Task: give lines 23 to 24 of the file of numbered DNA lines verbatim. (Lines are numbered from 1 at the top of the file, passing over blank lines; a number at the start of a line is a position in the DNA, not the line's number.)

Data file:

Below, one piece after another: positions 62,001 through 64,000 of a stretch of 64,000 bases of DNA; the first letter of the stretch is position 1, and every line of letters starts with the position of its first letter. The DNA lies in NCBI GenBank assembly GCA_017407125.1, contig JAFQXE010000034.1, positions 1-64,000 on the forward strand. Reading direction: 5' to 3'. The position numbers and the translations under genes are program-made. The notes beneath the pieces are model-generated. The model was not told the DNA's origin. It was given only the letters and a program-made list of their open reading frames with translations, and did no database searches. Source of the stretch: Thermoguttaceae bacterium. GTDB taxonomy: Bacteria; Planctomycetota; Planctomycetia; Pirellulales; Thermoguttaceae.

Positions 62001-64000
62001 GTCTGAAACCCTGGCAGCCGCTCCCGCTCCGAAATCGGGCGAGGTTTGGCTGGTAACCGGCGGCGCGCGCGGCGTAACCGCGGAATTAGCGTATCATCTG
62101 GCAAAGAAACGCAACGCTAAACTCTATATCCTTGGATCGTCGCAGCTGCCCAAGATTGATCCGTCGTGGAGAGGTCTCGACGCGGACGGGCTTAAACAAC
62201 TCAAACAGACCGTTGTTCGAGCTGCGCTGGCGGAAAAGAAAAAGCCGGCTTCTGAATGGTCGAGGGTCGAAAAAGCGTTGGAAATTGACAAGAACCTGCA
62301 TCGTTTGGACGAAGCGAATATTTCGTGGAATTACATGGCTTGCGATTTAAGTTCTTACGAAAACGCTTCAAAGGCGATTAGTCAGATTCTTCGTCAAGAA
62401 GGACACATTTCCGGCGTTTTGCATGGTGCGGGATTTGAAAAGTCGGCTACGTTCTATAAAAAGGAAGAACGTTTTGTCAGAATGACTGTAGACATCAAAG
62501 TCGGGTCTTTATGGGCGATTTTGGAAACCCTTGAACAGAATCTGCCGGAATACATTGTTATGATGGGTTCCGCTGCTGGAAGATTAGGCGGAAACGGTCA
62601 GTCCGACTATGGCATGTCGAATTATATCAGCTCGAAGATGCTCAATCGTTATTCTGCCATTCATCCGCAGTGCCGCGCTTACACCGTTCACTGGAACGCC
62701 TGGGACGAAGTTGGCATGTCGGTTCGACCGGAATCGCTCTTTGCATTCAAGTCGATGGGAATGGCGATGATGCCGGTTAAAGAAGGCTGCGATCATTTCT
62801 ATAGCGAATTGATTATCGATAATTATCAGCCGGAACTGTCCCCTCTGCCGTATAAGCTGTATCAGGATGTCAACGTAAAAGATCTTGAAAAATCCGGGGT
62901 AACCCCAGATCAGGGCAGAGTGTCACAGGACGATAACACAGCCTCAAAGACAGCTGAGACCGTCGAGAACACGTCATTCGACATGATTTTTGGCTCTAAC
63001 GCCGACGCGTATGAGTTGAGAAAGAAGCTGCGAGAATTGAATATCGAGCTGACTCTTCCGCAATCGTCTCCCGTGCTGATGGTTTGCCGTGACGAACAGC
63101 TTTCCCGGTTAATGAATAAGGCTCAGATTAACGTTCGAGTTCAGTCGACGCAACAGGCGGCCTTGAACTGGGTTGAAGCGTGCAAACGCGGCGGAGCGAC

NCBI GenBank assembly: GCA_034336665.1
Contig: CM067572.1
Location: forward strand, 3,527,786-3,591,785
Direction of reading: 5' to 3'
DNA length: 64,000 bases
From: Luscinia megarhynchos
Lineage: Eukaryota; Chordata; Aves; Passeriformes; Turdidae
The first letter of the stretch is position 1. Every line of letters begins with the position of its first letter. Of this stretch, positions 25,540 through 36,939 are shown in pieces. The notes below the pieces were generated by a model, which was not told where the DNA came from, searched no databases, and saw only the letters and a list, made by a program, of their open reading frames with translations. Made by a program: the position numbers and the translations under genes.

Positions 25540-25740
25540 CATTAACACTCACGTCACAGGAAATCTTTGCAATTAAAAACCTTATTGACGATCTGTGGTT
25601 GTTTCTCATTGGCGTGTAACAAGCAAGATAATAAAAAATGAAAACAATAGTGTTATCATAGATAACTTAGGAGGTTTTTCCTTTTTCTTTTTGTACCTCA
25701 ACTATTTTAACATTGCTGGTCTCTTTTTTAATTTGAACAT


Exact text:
Positions 25540-25740
25540 CATTAACACTCACGTCACAGGAAATCTTTGCAATTAAAAACCTTATTGACGATCTGTGGTT